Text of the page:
California’s BF Sisk Dam makes San Luis the nation’s largest downstream reservoir
It will “build water supply security for California communities, farmers and ranchers, and wildlife refuges” – Assistant Secretary for Water and Science Tanya Trujillo
WASHINGTON – The Department of the Interior announced in March that the Bureau of Reclamation was providing specific funding for a $100 million project to modify the BF Sisk Dam at San Luis Reservoir, west of Los Banos. The funding, authorized by the federal infrastructure package, was highlighted in an addendum to the Bureau’s initial spending plan for fiscal year 2022 funding allocations.
The Infrastructure Act provides $500 million to Reclamation over the next five years to support critical dam safety projects, streamline construction management, maintain operational capacity at Reclamation’s dams, and minimize risk to the public downstream. These investments underscore the administration’s commitment to developing longer-term measures to mitigate the drought.
“Critical funding…will further advance planned dam safety work at BF Sisk to reduce risk while preserving all of the benefits that the San Luis Dam and Reservoir currently provide,” Secretary Deb Haaland said. “This is the first of many projects that will benefit from these historic infrastructure investments.”
Construction of the BF Sisk Dam began in 1962. According to Cody White, archivist at the National Archives in DenverPresident John F. Kennedy stood atop a simple wooden stage 10 miles west of Los Banos, California on August 18, 1962, and said, ‘It is a pleasure for me to come here and help blow up this valley for the cause of progress.”
As he helped “depress the dynamite plunger located on the dais, Kennedy would officially trigger the eventual flooding of nearly 20 square miles of land”.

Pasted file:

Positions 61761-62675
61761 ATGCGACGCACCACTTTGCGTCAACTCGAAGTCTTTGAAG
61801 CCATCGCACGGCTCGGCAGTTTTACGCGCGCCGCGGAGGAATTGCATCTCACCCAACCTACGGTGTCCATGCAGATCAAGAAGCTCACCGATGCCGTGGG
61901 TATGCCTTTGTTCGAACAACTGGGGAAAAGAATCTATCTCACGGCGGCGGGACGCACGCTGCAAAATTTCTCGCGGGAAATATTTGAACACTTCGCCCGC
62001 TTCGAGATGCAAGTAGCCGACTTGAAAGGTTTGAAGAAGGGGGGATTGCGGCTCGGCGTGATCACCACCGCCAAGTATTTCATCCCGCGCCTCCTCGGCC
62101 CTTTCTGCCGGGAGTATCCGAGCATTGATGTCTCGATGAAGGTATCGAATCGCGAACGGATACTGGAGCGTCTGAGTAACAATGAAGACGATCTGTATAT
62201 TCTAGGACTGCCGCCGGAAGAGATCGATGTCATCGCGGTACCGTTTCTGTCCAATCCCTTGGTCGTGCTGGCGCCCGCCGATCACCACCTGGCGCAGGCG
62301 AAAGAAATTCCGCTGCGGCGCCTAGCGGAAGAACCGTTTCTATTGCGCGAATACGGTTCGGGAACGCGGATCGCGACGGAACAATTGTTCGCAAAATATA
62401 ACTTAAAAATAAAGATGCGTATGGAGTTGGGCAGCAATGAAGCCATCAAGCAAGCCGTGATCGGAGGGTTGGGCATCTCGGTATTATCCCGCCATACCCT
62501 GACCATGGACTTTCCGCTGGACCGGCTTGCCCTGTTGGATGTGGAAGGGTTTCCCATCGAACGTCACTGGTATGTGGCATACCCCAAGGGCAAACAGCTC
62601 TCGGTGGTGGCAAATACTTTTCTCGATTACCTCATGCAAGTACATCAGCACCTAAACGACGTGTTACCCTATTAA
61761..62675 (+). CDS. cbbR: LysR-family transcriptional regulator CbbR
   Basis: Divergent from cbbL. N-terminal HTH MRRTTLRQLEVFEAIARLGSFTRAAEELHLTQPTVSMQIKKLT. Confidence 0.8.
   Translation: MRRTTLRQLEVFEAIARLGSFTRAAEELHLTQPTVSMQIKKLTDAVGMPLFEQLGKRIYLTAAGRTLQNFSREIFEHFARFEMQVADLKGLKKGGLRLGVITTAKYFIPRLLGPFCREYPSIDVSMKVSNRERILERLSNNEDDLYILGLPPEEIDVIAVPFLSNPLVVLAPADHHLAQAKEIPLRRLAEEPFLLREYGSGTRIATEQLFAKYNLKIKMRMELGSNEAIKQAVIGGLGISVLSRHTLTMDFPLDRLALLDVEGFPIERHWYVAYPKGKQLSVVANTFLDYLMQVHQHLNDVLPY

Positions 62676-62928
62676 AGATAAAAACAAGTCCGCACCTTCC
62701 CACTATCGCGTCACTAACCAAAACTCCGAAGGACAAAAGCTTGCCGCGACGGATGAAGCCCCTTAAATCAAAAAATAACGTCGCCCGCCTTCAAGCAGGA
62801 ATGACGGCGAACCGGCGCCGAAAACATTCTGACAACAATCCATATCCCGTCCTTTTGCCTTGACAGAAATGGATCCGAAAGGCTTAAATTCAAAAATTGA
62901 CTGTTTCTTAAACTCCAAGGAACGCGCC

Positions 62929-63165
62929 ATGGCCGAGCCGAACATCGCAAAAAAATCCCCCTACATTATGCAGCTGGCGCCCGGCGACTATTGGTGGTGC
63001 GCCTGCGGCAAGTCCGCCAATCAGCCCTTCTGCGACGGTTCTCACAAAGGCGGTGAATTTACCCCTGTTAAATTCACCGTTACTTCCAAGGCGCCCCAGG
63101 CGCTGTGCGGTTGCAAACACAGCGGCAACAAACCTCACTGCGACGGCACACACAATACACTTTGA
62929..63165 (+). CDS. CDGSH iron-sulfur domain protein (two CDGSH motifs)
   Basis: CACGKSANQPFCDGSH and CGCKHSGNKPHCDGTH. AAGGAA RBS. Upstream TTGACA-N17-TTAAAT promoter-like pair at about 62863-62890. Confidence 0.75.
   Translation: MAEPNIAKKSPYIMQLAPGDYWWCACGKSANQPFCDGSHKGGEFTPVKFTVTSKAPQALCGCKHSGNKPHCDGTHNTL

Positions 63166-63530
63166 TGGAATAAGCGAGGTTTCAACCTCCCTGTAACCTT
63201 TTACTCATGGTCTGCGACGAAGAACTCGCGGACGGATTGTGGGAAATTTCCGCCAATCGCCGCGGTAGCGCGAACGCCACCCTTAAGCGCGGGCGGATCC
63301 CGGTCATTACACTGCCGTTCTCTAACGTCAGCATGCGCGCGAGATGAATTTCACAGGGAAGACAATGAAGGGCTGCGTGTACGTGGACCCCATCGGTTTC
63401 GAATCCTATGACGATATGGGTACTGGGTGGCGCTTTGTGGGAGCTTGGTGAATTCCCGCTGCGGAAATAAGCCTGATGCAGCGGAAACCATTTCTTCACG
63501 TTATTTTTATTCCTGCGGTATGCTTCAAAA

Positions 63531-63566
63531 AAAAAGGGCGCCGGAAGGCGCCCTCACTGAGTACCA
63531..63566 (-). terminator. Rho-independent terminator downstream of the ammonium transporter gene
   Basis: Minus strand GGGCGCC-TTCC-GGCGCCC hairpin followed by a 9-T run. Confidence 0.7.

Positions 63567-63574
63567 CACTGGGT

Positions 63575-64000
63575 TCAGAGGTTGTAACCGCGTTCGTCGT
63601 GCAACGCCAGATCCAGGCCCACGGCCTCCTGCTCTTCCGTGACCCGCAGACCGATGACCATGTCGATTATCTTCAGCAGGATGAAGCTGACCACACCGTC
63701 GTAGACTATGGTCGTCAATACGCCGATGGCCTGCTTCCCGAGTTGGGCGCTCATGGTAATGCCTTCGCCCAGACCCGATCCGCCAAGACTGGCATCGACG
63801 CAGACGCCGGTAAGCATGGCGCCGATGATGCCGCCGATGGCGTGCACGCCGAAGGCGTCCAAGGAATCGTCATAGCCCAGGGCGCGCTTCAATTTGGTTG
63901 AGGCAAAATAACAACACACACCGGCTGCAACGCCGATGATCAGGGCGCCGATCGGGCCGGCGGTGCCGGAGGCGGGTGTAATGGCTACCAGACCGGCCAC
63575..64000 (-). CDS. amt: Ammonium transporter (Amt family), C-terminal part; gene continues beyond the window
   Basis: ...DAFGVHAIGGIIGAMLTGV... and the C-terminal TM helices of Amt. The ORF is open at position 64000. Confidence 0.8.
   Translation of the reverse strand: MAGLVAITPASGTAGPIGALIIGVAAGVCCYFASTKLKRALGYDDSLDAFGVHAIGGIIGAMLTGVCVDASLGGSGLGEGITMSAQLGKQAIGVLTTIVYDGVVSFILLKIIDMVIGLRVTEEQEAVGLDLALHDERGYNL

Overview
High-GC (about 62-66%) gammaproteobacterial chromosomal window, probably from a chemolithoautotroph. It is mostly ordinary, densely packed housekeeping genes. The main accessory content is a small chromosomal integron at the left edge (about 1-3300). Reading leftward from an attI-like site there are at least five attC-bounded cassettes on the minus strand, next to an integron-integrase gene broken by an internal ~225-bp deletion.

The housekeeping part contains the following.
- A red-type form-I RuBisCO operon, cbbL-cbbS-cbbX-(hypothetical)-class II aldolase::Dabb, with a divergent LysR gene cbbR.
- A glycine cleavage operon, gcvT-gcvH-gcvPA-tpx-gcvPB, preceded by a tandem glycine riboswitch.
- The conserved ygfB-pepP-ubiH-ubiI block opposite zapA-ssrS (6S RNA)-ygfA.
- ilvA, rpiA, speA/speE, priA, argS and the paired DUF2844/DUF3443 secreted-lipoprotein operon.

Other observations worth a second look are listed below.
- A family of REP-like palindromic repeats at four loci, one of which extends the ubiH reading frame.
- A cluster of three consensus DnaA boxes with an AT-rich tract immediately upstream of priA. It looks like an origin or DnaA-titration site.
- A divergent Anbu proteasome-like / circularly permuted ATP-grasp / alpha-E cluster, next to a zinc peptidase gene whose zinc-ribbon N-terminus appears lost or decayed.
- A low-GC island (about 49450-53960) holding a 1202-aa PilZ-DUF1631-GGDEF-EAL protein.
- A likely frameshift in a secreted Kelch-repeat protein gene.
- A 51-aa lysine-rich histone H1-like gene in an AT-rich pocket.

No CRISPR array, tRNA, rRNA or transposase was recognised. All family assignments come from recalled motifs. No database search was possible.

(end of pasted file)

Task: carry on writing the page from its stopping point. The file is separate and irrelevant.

Completed in 1967, the dam retains the San Luis Reservoir, the largest downstream reservoir in the country, and provides additional storage of irrigation water and municipal and industrial water for the Central Valley Project and the California state water. In December 2019, Reclamation and the California Department of Water Resources announced a partnership to move forward with a $1.1 billion seismic upgrade with the signing of a Record of Decision and Notice of determination.
The Dam Safety Project, the largest Reclamation project under the Dam Safety Act 1978, will add stability berms and other safety features to the existing 3.5 mile long earth dam . Increasing the height of the dam will reduce public safety concerns downstream by reducing the likelihood of overtopping should subsidence occur during a seismic event. Exploratory blasting at BF Sisk took place in 2020 in preparation for construction of the multi-year project which will begin in the summer of 2022.
“This investment in the BF Sisk Dam, located south of the Sacramento-San Joaquin Delta, will enhance water supply security for California communities, farmers and ranchers, and wildlife refuges,” said the Assistant Secretary. to water and science, Tanya Trujillo.
The construction is divided into three phases with a new contract for each phase. The Phase I contract award is scheduled for fiscal year 2022, using both bipartisan funding from the Dam Safety Infrastructure Act, as well as that provided in annual Reclamation appropriations.
Detailed information on the programs and financing provided for in the bipartite law on infrastructure, BIL’s expenditure plan for the 2022 financial year and documents from the stakeholder listening sessions are available at Reclamation Infrastructure Web Page. Information on the modification of the BF Sisk dam can be found at Reclamation BF Sisk Webpage.
See the Bureau of Reclamation and the San Luis & Delta Mendota Water Authority’s BF Sisk Dam and Reservoir Expansion Project Draft Environmental Impact Report and Supplementary Environmental Impact Statement.
Allen D. Payton contributed to this report.